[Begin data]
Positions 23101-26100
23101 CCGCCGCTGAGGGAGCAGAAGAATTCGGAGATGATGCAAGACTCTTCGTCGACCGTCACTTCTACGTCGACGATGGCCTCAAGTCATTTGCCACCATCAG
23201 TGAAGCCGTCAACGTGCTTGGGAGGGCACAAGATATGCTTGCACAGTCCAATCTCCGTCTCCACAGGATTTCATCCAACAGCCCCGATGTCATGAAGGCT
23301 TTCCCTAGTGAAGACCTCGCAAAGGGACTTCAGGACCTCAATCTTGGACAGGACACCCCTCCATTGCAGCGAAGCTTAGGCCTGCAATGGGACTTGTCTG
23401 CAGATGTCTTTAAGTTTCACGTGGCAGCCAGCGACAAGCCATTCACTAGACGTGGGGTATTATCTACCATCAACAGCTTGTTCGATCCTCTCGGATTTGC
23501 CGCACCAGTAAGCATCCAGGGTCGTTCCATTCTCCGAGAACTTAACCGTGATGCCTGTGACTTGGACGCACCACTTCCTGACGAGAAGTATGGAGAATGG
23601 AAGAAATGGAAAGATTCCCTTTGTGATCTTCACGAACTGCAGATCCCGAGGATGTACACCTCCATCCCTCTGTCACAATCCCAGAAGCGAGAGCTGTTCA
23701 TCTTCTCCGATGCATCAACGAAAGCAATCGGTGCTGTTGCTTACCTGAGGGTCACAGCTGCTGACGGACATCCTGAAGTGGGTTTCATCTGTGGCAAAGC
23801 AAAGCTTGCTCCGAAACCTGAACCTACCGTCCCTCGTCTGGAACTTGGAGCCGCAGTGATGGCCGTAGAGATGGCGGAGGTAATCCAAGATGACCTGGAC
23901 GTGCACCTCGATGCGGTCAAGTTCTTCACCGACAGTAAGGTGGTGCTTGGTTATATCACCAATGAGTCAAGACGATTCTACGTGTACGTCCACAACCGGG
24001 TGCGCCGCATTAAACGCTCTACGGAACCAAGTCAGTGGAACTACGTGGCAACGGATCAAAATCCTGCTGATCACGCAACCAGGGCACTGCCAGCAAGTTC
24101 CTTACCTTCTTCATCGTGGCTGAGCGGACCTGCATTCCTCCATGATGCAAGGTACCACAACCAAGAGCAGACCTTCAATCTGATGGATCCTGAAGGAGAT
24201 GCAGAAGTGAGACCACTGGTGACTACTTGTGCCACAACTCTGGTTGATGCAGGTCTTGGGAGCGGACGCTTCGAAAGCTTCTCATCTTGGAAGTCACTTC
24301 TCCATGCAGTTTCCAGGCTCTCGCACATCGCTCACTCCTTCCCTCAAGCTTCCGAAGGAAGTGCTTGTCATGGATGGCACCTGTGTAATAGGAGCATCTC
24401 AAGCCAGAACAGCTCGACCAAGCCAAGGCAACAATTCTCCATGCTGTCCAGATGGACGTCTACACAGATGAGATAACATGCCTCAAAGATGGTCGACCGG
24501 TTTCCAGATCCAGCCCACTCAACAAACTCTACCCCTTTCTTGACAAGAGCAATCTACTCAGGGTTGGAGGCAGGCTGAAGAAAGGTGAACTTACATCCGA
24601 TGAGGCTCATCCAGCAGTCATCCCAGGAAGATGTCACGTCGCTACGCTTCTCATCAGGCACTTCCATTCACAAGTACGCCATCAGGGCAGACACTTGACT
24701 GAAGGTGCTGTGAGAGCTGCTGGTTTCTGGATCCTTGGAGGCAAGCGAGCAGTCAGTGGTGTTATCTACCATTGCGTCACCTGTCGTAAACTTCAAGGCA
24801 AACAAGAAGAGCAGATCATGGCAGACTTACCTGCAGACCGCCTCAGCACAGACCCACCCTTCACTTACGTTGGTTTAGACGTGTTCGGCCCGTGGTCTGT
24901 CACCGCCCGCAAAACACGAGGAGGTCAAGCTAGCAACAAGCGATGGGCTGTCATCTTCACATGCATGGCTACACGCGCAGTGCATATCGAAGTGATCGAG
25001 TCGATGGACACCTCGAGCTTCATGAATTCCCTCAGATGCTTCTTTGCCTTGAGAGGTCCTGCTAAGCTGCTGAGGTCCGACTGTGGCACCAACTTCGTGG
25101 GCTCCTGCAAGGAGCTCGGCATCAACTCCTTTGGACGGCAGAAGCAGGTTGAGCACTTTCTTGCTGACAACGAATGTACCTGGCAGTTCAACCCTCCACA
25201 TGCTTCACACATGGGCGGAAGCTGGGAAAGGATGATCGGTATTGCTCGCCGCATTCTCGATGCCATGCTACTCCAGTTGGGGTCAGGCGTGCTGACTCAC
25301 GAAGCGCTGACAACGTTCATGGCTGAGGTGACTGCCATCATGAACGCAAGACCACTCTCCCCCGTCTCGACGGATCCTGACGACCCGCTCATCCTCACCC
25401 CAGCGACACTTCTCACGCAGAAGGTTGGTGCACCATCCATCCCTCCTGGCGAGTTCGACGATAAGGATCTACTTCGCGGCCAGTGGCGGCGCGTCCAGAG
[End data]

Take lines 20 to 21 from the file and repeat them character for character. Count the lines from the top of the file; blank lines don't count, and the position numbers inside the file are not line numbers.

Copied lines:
24901 CACCGCCCGCAAAACACGAGGAGGTCAAGCTAGCAACAAGCGATGGGCTGTCATCTTCACATGCATGGCTACACGCGCAGTGCATATCGAAGTGATCGAG
25001 TCGATGGACACCTCGAGCTTCATGAATTCCCTCAGATGCTTCTTTGCCTTGAGAGGTCCTGCTAAGCTGCTGAGGTCCGACTGTGGCACCAACTTCGTGG